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New York brothers face 130 charges for stockpile of weapons, hit list

Authorities say they seized eight operational explosive devices and a variety of firearms at the brothers' apartment in the Astoria section of Queens.
New York brothers face 130 charges for stockpile of weapons, hit list
Posted at 4:32 PM, Jan 30, 2024
and last updated 2024-01-30 17:32:11-05

Two New York City brothers were accused Monday of stockpiling an arsenal of explosive devices and ghost guns in their family's home, where authorities say they also found anarchist propaganda and a hit list that mentioned but didn't name cops, judges, politicians and celebrities.

Andrew and Angelo Hatziagelis were indicted on 130 counts of an array of crimes, including criminal possession and sale of weapons, and they were detained, Queens District Attorney Melinda Katz said in a statement Monday.

"The city is safer today," Katz said. "We cannot measure the number of lives that were saved, but we do know that these weapons will never hurt anyone."

Lawyers for Andrew Hatziagelis, 39, and Angelo Hatziagelis, 51, did not immediately return messages Monday.

The investigation, which also involved state and federal law enforcement officials, was launched based on intelligence indicating the brothers were buying firearm parts and accessories and making illegal ghost guns, Katz said.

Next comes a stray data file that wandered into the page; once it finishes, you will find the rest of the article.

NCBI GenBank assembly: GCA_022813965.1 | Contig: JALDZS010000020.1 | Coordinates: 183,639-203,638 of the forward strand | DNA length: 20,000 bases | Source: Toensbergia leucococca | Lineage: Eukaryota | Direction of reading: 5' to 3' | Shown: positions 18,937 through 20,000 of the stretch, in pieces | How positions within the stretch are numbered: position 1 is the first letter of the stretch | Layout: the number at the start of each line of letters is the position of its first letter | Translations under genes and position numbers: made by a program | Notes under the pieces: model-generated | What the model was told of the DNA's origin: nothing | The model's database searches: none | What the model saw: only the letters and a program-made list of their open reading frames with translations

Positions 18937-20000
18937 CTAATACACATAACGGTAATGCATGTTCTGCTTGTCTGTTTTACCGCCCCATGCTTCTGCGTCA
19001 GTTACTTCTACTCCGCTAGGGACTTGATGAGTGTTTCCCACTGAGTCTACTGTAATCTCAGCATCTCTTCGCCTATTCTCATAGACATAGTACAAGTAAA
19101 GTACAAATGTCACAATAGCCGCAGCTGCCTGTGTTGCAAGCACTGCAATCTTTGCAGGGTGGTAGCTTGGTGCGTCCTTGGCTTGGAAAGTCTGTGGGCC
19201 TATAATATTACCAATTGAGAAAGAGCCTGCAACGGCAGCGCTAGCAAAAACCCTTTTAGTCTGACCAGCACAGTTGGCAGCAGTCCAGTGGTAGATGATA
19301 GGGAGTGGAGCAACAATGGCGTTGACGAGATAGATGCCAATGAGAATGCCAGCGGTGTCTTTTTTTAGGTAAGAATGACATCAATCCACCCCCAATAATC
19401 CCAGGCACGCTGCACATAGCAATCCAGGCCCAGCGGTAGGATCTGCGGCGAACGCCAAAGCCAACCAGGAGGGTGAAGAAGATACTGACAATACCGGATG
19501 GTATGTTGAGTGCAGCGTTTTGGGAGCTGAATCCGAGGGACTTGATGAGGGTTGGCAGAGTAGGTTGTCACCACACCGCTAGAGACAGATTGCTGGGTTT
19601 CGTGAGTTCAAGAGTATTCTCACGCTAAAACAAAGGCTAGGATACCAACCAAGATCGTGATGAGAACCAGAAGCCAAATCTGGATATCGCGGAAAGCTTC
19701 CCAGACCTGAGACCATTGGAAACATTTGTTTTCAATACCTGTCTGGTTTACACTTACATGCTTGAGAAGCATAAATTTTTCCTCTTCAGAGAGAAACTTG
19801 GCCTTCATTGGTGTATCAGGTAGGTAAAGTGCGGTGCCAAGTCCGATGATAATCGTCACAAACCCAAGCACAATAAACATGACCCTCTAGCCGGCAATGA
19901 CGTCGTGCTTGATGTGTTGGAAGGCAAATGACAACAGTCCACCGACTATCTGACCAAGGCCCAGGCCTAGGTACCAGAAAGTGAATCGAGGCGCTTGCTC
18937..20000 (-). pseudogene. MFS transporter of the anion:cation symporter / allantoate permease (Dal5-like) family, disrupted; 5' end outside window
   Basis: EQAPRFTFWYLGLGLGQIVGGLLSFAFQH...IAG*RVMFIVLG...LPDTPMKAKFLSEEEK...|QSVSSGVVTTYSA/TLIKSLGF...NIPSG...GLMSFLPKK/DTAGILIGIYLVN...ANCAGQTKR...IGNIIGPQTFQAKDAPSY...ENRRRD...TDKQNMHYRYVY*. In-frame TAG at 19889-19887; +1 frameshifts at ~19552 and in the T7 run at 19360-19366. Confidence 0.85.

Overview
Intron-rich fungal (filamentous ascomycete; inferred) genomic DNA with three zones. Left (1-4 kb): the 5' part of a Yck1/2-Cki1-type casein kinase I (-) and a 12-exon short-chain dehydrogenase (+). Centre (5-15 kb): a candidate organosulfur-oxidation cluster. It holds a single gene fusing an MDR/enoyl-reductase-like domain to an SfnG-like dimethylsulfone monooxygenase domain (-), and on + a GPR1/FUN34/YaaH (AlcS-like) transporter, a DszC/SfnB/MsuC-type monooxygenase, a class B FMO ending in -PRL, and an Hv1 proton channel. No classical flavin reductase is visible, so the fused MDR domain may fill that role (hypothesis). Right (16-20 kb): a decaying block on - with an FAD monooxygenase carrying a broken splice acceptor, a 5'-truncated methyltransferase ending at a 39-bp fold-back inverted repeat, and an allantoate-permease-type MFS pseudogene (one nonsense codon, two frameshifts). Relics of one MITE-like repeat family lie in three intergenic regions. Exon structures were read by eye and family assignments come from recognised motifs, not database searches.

Ghost guns are firearms without serial numbers that are typically assembled at home or 3D printed. That process allows people to evade background checks and makes it difficult for law enforcement to trace gun owners.

Authorities said explosive devices and firearms were found at the brothers' apartment in the Astoria section of Queens, where they live with their mother and another brother. Police searched the home Jan. 17 after obtaining a warrant.

Police said they seized eight operational explosive devices, two AR-15-style ghost rifles, a partially constructed AK-47-style ghost gun, several pistols, over 600 rounds of ammunition, a 3D printer, firearm parts and 29 high-capacity magazines including some made with the printer.

Investigators said they also found notebooks containing instructions on how to make explosive devices, as well as anarchist-related propaganda.

A piece of paper with the heading "Hit List" included general targets with no specific names, as in police officers, judges, politicians, celebrities, "corporate scum" and "bankerscum." It also said "wipe out the scum, wipe out the earth."

The brothers are expected to appear in court on Feb. 15.

SEE MORE: Supreme Court reinstates regulation of ghost guns


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